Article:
Support can change lives for Noosa sufferers
NOOSA sufferers of cystic fibrosis now have access to life-changing medicines through the Pharmaceutical Benefits Scheme saving them and their families up to $250,000 a year.
Federal Member for Wide Bay Llew O’Brien said this will provide new or improved treatment options for more than 1400 patients.
From December 1, the life-changing medicine Symdeko will be listed on the PBS for patients with cystic fibrosis over the age of 12, who have specific gene mutations.
The current listing of Orkambi will also be expanded for children aged 2-5 years of age, allowing earlier access to this life changing medicine.
“The addition of these drugs will make a world of difference for people affected by cystic fibrosis,” Mr O’Brien said.
“They will previously have paid up to $250,000 a year for Symdeko or Orkambi, or gone without those drugs.
“They will now only pay a maximum of $40.30 per script, with concessional people paying just $6.50,” Mr O’Brien said.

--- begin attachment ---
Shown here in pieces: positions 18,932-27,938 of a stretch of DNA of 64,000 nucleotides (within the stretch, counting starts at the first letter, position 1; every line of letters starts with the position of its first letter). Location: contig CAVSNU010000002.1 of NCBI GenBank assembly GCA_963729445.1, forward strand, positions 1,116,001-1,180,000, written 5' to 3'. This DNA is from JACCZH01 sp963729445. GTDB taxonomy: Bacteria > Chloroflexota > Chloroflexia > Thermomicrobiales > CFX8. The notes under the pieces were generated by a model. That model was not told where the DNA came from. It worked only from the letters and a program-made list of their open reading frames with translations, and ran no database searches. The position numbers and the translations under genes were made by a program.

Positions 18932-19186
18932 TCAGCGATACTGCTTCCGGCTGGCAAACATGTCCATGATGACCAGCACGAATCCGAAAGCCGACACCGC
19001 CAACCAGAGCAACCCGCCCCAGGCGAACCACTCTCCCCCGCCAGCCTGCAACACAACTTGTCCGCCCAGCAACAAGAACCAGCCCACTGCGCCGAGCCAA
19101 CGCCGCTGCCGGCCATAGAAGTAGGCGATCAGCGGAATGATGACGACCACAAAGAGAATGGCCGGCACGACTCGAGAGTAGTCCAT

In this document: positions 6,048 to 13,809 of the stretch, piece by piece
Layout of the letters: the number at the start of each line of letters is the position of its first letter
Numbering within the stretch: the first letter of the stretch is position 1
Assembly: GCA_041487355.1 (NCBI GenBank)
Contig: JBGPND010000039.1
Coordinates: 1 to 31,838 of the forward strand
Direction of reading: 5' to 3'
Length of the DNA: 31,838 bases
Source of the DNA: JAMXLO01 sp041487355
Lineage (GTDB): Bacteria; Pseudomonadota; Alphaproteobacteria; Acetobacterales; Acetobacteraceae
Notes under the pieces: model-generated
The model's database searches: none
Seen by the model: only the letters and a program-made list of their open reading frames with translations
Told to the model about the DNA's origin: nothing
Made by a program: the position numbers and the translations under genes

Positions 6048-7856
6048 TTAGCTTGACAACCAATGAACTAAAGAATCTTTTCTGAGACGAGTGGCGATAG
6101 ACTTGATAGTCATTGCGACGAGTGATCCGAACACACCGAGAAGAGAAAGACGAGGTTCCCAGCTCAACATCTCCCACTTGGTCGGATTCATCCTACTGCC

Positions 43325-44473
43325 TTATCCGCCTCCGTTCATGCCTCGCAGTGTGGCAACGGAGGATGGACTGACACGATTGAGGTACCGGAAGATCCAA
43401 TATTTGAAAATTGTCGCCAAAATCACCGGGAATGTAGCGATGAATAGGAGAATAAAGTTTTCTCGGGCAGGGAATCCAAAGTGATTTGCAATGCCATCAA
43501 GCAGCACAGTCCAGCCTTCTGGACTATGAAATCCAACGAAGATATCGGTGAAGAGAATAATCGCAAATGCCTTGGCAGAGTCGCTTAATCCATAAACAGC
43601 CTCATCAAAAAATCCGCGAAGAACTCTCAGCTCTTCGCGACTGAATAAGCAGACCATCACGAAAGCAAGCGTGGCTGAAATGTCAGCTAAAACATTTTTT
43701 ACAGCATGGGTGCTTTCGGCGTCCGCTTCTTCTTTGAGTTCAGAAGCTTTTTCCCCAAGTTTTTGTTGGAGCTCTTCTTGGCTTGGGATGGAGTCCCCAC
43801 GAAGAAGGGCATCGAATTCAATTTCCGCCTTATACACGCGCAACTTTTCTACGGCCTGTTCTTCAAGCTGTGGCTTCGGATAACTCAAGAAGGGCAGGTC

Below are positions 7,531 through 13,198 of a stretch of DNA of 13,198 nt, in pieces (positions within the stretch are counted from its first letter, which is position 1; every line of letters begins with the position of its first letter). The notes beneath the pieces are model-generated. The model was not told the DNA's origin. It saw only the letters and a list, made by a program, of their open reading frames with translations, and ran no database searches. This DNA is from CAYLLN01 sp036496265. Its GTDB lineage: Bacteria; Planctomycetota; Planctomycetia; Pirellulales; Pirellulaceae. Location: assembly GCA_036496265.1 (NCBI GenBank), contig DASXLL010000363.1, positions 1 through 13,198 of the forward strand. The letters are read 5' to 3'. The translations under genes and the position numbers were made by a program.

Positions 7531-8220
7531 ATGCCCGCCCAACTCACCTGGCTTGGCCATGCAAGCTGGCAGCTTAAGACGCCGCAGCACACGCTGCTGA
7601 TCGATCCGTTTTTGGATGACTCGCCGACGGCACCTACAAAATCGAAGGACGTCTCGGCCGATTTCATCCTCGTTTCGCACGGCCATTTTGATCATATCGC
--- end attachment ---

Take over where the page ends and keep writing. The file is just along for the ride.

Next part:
In Australia, one in 2500 babies are born with cystic fibrosis, and there is currently no cure.
Cystic fibrosis is a progressive, genetic disease that causes persistent lung infections and limits the ability to breathe over time. A defective gene causes a thick, sticky build-up of mucus in the lungs, pancreas, and other organs.
The average life expectancy for Australians with cystic fibrosis is 38, still less than half that of the average Australian.
“This is why it is so important to provide access to new medicines that can extend the lives of people with cystic fibrosis,” Mr O’Brien said.
The Pharmaceutical Benefits Advisory Committee recommended these medicines be listed on the PBS.
- Symdeko will be made available through the PBS for the treatment of people with cystic fibrosis who have two copies of the f508del mutation in the CFTR gene, and are 12 years or older.
- The current listing of Orkambi will be expanded so that children can commence subsidised treatment from two years of age.